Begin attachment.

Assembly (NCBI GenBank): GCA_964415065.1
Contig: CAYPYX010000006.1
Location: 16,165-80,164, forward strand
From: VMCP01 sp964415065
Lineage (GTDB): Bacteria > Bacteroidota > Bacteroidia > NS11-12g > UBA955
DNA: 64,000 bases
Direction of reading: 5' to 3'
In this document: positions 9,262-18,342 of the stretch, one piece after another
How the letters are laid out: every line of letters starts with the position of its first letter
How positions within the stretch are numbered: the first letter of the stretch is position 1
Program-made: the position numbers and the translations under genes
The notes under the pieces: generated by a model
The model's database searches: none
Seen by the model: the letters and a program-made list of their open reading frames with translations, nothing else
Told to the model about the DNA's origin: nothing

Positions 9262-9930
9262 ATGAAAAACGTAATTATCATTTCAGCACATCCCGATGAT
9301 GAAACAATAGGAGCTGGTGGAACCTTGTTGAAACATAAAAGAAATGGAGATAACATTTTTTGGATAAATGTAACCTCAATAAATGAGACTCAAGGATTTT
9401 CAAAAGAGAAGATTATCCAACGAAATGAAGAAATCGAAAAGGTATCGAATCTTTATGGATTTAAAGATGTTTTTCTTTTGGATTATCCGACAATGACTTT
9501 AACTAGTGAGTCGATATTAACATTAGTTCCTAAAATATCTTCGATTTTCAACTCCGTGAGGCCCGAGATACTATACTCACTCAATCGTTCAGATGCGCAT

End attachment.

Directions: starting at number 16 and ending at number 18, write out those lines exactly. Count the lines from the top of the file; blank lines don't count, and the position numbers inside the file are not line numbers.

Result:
Positions 9262-9930
9262 ATGAAAAACGTAATTATCATTTCAGCACATCCCGATGAT
9301 GAAACAATAGGAGCTGGTGGAACCTTGTTGAAACATAAAAGAAATGGAGATAACATTTTTTGGATAAATGTAACCTCAATAAATGAGACTCAAGGATTTT